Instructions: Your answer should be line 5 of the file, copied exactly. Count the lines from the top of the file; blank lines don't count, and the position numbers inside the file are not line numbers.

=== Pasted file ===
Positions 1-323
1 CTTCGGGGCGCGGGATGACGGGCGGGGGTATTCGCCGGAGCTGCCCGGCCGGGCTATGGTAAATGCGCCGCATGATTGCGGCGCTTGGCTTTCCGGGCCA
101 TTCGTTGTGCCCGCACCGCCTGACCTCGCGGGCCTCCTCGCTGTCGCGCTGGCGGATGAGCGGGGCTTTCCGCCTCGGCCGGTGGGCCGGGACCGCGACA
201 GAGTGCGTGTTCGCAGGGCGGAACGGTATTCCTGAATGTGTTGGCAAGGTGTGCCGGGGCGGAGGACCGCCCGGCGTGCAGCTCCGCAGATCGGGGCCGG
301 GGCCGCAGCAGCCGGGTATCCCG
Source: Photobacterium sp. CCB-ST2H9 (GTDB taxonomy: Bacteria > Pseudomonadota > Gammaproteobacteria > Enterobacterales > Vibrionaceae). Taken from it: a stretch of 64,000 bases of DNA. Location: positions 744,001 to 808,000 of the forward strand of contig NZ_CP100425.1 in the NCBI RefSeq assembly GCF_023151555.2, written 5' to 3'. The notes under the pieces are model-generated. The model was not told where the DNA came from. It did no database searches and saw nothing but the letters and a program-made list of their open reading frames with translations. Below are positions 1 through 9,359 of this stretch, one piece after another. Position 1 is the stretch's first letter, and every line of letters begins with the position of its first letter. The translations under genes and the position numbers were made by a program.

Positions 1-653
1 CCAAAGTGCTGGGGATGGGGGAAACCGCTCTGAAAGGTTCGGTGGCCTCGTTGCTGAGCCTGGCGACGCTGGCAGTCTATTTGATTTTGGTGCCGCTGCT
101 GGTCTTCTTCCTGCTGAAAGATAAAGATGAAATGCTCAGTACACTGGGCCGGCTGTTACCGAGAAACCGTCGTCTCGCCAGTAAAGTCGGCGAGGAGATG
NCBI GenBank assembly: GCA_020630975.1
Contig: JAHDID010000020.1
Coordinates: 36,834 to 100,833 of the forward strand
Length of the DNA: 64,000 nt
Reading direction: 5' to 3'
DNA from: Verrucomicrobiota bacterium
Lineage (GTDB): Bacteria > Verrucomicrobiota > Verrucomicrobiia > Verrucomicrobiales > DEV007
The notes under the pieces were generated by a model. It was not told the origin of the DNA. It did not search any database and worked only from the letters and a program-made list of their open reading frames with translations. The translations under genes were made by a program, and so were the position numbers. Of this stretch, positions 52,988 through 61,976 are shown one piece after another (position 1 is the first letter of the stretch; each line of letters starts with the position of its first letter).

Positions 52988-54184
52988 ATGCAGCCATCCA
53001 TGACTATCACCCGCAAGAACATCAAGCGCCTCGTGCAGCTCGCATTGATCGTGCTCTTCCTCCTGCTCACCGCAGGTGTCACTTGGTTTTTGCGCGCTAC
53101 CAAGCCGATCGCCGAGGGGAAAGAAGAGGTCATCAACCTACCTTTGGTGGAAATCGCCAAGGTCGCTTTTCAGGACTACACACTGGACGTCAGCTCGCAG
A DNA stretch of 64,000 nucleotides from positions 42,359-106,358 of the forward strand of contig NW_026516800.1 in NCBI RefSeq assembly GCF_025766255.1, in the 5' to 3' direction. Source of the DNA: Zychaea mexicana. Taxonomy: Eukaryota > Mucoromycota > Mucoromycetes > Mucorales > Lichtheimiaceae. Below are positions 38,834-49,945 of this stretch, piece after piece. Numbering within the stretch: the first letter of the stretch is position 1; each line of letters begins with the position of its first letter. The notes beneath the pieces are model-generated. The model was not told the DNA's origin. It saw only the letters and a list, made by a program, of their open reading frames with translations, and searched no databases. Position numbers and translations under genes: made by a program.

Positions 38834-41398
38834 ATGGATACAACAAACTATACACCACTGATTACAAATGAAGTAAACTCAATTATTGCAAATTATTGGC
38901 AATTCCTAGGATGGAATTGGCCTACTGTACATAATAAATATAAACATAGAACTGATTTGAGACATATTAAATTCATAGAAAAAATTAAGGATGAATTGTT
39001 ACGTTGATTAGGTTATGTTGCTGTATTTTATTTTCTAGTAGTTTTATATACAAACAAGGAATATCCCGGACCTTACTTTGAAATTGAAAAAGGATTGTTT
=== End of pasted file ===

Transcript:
301 GGCCGCAGCAGCCGGGTATCCCG